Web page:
I picked this up at a ReStore a while ago. At first, I thought that the blade had somehow split in two, so I had a closer look. I realized that there was a sliding tube that left the blades spread apart when it was closest to the hand, but that forced them into a wedge shape when moved toward the tip. Brilliant design! I think even better than the Upson Brothers Hold-E-Zee.
The idea behind the screwdriver appears to go back to 1863, when J.A. Ayres of Hartford, Connecticut was awarded a U.S. patent (39,206) for such a design. Over the ensuing century, various other inventors came up with modifications and improvements. In particular, F. W. White of New York City received U.S. patent 1,275,810 in August 1918. The patent that really changed things (2.445,383) was issued in 1948 to George Walker Barlow of Salt Lake City, Utah.
From what little I've been able to uncover, it seems that he brought his invention to G. Zahnor Edwards who was running a small company in the same city. Edwards bought the patent and, for reasons I can't determine, changed the name of his company to Kedman. Edwards went on to become an inventor in his own right, and served on the board of directors of the Kedman Company until his death in 1990. The screwdriver design continues to be made by the Quick Wedge Safety Tools company of Woods Cross, Utah, apparently the successor the Kedman firm.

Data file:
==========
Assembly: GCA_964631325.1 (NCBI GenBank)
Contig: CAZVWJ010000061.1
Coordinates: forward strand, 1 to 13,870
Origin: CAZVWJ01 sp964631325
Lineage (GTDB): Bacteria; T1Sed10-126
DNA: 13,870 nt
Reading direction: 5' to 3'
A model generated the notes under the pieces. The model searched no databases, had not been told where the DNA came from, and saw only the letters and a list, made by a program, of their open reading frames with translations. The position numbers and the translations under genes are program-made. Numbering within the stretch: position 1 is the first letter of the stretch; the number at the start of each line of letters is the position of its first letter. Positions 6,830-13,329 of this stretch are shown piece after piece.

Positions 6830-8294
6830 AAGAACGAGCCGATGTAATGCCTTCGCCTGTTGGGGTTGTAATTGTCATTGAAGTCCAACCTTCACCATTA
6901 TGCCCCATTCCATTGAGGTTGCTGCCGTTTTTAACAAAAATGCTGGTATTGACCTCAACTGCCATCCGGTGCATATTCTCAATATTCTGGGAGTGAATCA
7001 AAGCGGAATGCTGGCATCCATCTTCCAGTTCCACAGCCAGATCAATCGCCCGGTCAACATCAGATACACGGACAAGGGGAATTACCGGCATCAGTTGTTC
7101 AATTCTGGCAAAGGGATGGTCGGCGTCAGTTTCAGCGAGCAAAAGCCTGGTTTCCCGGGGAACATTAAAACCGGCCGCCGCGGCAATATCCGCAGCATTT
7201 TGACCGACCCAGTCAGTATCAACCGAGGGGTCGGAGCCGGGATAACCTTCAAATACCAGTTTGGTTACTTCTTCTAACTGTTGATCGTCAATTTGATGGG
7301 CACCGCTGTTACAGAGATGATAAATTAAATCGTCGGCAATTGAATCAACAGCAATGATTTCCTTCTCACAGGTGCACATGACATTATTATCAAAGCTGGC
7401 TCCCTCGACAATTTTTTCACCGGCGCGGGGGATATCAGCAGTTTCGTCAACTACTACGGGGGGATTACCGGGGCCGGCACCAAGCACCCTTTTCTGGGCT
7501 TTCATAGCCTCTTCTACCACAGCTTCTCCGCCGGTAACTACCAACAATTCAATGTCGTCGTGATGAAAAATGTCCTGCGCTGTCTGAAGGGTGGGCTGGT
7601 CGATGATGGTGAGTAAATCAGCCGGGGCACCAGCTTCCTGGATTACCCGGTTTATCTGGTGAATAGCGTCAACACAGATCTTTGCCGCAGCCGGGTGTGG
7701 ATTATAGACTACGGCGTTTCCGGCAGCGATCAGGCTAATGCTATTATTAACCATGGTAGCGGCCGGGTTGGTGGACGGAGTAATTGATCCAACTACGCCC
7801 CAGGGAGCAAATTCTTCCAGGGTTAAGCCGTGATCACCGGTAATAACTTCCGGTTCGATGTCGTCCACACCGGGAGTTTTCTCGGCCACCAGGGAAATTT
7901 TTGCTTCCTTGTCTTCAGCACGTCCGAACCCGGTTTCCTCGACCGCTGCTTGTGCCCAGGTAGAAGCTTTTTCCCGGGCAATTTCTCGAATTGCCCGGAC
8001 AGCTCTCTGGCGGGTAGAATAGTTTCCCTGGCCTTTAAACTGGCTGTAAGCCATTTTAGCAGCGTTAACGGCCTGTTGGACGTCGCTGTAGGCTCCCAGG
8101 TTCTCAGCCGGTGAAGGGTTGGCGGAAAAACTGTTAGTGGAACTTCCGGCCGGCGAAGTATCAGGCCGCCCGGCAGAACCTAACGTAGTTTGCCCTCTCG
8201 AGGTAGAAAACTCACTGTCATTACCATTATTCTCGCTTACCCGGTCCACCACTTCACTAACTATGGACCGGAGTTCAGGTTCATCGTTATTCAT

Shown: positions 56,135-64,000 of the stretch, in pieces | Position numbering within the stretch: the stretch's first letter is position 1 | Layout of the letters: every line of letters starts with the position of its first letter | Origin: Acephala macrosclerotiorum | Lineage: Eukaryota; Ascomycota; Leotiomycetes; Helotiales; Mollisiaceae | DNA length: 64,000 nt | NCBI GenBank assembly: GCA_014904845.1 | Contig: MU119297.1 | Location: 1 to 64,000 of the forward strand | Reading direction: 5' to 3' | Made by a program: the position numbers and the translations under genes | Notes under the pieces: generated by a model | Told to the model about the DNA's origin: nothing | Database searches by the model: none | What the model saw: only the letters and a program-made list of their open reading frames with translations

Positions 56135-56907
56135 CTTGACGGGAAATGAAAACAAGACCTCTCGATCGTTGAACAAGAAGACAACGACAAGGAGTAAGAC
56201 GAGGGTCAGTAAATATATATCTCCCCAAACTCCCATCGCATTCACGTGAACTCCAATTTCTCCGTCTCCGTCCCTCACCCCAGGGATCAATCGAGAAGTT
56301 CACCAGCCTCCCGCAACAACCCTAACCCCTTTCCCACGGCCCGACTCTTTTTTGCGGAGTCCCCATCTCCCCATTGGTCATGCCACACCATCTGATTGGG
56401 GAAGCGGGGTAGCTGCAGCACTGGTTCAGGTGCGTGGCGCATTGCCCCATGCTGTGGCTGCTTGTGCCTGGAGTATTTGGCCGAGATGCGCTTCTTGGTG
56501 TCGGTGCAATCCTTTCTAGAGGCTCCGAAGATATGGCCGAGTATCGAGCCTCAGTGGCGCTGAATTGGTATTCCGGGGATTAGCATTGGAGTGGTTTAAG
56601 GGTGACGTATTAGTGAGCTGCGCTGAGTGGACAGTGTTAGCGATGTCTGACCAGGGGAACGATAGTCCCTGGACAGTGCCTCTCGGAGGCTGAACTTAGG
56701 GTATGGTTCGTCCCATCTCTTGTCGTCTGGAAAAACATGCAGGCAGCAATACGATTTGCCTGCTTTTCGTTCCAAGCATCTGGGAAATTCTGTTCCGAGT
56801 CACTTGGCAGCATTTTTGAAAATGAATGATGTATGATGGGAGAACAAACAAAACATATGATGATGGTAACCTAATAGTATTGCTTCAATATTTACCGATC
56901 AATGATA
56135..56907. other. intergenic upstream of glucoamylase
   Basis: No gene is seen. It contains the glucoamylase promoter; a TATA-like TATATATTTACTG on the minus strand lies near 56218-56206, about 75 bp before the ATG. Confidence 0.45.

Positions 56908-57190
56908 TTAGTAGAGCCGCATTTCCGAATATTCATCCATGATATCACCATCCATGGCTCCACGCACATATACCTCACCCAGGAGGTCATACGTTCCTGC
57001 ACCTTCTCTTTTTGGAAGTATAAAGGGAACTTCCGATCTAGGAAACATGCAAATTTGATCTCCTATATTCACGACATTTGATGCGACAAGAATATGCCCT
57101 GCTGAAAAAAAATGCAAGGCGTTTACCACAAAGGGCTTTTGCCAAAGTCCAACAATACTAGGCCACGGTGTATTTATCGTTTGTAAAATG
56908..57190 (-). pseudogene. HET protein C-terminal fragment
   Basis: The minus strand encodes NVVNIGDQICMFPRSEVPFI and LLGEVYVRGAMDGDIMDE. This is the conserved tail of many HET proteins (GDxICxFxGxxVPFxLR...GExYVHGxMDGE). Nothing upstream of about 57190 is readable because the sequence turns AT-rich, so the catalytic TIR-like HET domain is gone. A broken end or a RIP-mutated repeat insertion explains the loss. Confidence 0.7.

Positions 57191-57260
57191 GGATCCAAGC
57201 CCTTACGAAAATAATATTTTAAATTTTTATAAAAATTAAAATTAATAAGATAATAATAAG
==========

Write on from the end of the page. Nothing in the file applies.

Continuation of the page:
|Mechanix Illustrated, November 1966|